Effects of dezocine on prevention of propofol injection pain: a meta-analysis
Authors Zhou C, Yang Y, Zhu Y, Ruan L
Received 28 November 2016
Accepted for publication 5 May 2017
Published 1 June 2017 Volume 2017:10 Pages 1369—1375
Checked for plagiarism Yes
Review by Single-blind
Peer reviewers approved by Dr Amy Norman
Peer reviewer comments 2
Editor who approved publication: Dr Michael Schatman
Chengmao Zhou,1,* Yuting Yang,2,* Yu Zhu,3 Lin Ruan4
1Department of Anesthesiology, Zhaoqing Medical College, Zhaoqing, 2Department of Oncology, The First People’s Hospital of Changde, Changde, 3Department of Nursing, Zhaoqing Medical College, Zhaoqing, 4Department of Anesthesiology, Affiliated Tumor Hospital of Guangxi Medical University, Nanning, People’s Republic of China
*These authors contributed equally to this work
Objective: The objective of this study was to evaluate the effects of dezocine on the prevention of propofol injection pain.
Materials and methods: We searched for randomized controlled trials (RCTs) of dezocine in preventing propofol injection pain, from inception to April 2016, in PubMed, Embase, Cochrane Library, and CNKI. Next, two reviewers independently screened literature, extracted data, and assessed quality in accordance with the inclusion and exclusion criteria. Finally, RevMan 5.2 software was used to conduct a meta-analysis.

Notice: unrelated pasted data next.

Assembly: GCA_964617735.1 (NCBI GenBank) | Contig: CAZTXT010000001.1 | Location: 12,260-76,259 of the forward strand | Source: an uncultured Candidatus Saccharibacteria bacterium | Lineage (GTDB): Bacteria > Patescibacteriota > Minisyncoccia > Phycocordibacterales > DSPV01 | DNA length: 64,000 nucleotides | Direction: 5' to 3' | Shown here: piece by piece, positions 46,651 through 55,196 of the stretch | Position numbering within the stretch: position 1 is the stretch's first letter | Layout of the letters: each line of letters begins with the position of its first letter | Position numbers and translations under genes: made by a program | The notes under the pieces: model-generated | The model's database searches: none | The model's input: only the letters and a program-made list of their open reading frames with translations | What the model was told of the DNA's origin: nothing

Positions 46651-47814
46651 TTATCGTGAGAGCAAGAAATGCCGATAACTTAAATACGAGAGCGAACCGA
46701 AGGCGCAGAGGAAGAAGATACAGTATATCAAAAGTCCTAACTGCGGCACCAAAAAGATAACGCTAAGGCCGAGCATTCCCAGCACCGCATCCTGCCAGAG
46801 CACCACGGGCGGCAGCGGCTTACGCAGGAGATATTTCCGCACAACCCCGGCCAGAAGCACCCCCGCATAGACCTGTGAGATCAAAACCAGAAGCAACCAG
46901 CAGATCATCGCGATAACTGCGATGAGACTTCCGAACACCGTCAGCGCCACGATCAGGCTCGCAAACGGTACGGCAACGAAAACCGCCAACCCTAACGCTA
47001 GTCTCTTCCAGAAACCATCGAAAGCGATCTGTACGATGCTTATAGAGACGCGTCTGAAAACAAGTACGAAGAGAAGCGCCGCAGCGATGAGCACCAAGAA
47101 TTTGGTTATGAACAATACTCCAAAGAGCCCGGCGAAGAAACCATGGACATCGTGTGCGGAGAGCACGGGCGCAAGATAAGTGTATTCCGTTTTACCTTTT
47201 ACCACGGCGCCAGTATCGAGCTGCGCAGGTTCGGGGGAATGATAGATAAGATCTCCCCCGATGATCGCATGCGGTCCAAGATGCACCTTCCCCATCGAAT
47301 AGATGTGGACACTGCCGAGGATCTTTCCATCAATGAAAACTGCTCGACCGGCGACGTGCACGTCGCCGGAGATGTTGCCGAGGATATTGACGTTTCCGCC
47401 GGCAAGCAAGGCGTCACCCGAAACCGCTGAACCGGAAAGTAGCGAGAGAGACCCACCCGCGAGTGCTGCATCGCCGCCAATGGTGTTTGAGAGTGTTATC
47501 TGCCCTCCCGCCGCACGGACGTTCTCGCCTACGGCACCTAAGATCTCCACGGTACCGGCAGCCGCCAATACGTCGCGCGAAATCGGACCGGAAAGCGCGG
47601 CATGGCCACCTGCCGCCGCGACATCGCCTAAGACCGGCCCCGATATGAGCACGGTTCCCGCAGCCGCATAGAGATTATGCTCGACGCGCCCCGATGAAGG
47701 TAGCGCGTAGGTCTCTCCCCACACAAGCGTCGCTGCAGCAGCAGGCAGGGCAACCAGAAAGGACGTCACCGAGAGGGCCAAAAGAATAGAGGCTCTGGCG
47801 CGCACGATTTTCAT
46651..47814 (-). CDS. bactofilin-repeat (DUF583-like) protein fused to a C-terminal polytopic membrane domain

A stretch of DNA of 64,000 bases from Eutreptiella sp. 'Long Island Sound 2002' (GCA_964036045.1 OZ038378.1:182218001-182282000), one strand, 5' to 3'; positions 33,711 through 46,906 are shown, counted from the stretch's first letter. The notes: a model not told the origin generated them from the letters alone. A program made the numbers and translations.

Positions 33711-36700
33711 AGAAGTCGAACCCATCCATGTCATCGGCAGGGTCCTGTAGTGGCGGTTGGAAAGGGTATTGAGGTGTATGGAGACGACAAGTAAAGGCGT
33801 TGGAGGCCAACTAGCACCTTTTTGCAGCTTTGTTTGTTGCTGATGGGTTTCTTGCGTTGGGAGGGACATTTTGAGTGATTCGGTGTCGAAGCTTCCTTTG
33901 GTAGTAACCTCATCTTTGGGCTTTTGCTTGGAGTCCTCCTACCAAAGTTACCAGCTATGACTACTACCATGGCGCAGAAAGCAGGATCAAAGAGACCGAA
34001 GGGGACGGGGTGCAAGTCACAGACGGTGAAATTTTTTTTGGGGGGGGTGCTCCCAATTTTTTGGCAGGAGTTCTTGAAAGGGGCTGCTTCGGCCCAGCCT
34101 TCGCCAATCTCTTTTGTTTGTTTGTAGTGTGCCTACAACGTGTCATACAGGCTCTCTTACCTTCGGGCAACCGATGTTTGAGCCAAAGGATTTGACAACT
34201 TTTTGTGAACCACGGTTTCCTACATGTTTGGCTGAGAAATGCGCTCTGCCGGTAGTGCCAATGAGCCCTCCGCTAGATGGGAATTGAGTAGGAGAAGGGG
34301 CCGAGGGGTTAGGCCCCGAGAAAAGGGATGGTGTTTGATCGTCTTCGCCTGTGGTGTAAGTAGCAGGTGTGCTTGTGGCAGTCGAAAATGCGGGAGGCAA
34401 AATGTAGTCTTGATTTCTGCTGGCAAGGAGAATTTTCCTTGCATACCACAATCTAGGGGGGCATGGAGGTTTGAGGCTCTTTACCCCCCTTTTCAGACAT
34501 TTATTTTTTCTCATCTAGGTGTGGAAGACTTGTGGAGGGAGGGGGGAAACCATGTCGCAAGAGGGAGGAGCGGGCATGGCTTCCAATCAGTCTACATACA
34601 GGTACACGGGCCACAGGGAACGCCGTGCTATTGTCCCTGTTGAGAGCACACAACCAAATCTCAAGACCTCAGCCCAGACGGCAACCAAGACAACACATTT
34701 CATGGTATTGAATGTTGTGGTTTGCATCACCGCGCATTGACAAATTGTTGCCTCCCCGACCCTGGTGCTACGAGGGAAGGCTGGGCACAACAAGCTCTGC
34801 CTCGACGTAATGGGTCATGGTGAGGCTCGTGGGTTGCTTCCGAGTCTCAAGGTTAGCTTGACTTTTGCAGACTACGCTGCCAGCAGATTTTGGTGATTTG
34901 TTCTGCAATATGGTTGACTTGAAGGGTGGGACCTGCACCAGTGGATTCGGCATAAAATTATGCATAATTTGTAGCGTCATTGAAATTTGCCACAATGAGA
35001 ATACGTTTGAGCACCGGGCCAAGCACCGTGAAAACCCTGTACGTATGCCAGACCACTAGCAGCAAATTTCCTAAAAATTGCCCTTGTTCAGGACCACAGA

Results: Seven RCTs totaling 630 patients were included in this meta-analysis. The meta-analysis study showed: 1) compared with the control group (relative risk [RR] =0.32, 95% CI [0.26, 0.39], P<0.00001), the dezocine group showed a decreasing incidence of propofol injection pain; 2) for severity of propofol injection pain, incidences of mild pain (RR =0.55, 95% CI [0.40, 0.75], P=0.0001), moderate pain (RR =0.28, 95% CI [0.18, 0.43], P<0.00001), and severe pain (RR =0.11, 95% CI [0.06, 0.23], P<0.00001) were considerably lower in the dezocine group than in the control group; 3) when comparing the incidence of propofol injection pain in the dezocine group with that of the lidocaine group, no statistically significant differences were found (RR =0.86, 95% CI [0.66, 1.13], P=0.29); and 4) subgroup analysis indicated a significant reduction in the incidence of propofol injection.
Conclusion: Dezocine can both prevent propofol injection pain and mitigate its severity, and its efficacy shows no significant difference from that of lidocaine.
Keywords: dezocine, propofol injection pain, meta-analysis, randomized controlled trials
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